Reeling in the win

Caitlin Holland, Editor-in-chief

Senior Bo Ament said most of his friends don’t really understand the sport he loves. He said they don’t get that bass fishing takes skill and determination, just like other sports.

In a word, it’s intense.

“The competition level is really tough,” he said. “Actually, two of the kids I fished with in my tournament series got full-ride scholarships to college for tournament fishing. I actually beat both of them this year. It’s pretty tough competition, especially in Missouri.”

Ament has been fishing competitively for five years through the Missouri Bass Federation. He said before that point he always enjoyed fishing casually, but everything changed when he learned he could actually compete in it.

“I really, really liked fishing — it was something I did as a hobby until I was about 13,” he said. “But once I realized I could go to nationals and go somewhere with it, that’s when I really actually got into it. It’s something I’ve been committed to, and I plan on trying to go pro.”

Ament’s bass fishing accomplishments include a Missouri state champion title, a top-30 national ranking, a Missouri Angler of the Year award and racking up sponsors who pay for his equipment.

He also hopes to get a scholarship to continue competitive fishing in college at the University of Arkansas next year. Bass fishing at most colleges in the Midwest is a club sport. He said he plans on meeting with the Arkansas fishing team first.

“They really look for if you know what you’re doing with the baits and all that stuff,” he said. “They look at your past experience, like how many tournaments you’ve won and if you have a boat.”

Ament said he got a job and saved up for six months to buy his own boat for $1,300. He said owning a boat and good equipment is really important for a competitive fisherman.

He said the most frustrating aspect of the sport is spending money and putting effort in and often not seeing the benefits of hard work.

“You’ve got to just keep going,” he said. “With fishing, a lot of it’s skill and a lot of it’s luck. Most people say they’d rather be lucky than skilled in fishing because you’ve got to get that one bite. I just keep thinking that, the next tournament I’m in is the one I’m going to win it all.”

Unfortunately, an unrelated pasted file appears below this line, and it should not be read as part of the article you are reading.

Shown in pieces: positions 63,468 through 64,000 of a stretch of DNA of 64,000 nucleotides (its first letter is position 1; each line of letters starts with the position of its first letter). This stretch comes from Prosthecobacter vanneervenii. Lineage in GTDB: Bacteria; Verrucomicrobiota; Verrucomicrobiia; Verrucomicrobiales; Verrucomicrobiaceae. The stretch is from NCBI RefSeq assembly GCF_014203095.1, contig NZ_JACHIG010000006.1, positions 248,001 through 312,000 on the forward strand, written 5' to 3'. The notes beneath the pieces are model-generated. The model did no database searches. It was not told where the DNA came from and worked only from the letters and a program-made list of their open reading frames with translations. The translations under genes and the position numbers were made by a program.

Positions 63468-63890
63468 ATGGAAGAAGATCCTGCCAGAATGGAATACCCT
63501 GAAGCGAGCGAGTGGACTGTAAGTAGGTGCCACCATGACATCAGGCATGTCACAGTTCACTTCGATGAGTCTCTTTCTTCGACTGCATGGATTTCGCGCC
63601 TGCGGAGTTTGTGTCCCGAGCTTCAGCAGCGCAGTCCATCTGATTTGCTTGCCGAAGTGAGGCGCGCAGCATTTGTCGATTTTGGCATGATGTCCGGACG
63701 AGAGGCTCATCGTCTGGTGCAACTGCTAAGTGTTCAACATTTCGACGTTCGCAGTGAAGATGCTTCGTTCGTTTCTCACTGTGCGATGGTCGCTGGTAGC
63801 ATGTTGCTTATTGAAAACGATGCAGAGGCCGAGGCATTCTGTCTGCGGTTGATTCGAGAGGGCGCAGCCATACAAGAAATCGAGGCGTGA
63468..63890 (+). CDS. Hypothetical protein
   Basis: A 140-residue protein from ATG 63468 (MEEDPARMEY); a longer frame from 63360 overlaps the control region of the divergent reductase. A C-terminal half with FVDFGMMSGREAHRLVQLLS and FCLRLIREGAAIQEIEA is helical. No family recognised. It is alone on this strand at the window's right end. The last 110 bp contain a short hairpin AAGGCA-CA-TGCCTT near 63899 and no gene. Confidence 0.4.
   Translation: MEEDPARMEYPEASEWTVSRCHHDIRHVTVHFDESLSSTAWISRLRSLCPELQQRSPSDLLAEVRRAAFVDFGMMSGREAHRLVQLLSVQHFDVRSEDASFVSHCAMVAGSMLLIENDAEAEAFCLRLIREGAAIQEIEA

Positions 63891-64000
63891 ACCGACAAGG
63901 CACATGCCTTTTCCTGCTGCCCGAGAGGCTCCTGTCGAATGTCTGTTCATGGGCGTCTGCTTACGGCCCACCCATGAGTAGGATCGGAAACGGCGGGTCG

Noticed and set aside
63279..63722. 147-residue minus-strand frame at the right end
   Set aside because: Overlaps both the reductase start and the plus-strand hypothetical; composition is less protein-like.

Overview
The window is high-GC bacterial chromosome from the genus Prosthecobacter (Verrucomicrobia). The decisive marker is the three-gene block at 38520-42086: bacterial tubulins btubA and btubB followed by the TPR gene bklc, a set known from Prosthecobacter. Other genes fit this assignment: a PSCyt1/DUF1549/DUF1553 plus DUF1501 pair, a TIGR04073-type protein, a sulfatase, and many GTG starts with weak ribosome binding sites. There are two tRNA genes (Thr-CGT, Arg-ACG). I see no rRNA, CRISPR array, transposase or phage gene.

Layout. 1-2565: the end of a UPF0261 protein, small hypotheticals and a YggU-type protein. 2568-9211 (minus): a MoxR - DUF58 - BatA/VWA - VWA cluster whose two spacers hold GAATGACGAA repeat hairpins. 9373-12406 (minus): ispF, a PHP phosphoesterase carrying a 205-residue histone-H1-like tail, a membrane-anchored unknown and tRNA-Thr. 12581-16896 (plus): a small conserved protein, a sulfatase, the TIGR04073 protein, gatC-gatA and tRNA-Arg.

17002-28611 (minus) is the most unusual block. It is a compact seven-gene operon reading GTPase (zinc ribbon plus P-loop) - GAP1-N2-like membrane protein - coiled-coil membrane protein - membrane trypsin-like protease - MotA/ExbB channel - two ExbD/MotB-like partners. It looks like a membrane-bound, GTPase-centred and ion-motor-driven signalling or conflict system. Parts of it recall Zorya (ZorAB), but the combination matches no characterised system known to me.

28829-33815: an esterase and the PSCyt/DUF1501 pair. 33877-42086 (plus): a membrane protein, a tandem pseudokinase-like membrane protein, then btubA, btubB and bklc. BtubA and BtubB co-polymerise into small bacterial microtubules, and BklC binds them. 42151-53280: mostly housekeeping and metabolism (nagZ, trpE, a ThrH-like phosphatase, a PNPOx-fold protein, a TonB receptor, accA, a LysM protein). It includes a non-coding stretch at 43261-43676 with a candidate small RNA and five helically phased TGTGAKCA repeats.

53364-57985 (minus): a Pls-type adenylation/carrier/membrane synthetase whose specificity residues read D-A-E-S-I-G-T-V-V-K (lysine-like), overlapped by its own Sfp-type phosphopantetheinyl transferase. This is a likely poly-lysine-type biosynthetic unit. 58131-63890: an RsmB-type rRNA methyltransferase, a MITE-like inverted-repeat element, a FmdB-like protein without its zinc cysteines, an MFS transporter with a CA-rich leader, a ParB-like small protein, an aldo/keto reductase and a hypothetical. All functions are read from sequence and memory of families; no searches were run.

Senior Loren Wynn said Ament got him started competitively fishing when he was 15. He said having a friend there to compete against helps add more intensity to the sport.

“It’s always fun when I beat Bo when we go out fishing,” he said. “It seems to happen all the time, but once we get to a tournament I can’t catch anything. When we actually get to a tournament, he catches fish and I don’t.”

Wynn said when the time comes, Ament is always ready to compete.

“He gets really fired up about it,” he said. “You can tell when it’s getting close to a tournament because he shuts down.”

Ament said one of his best fishing experiences was competing at nationals. He flew to Pittsburgh with his dad, stayed in a hotel for free and competed on the Kittanning River in a tournament for a $5,000 scholarship. Unfortunately, the fishing conditions that day were not ideal because it rained three inches the day before, affecting water levels.

“The river rose like eight feet,” he said. “It was like chocolate milk, and super fast. It was really, really hard to fish.”

Ament said his club chapter, Bass Masters of Lee’s Summit, provides a support network and helps him become a better fisherman. He said it also helps because fishermen in the same chapter help the other members by teaching different fishing skills.

“Everyone shares all the different techniques they use,” he said. “We always try to get better and keep practicing — it’s just like any other sport. You have to practice to win.”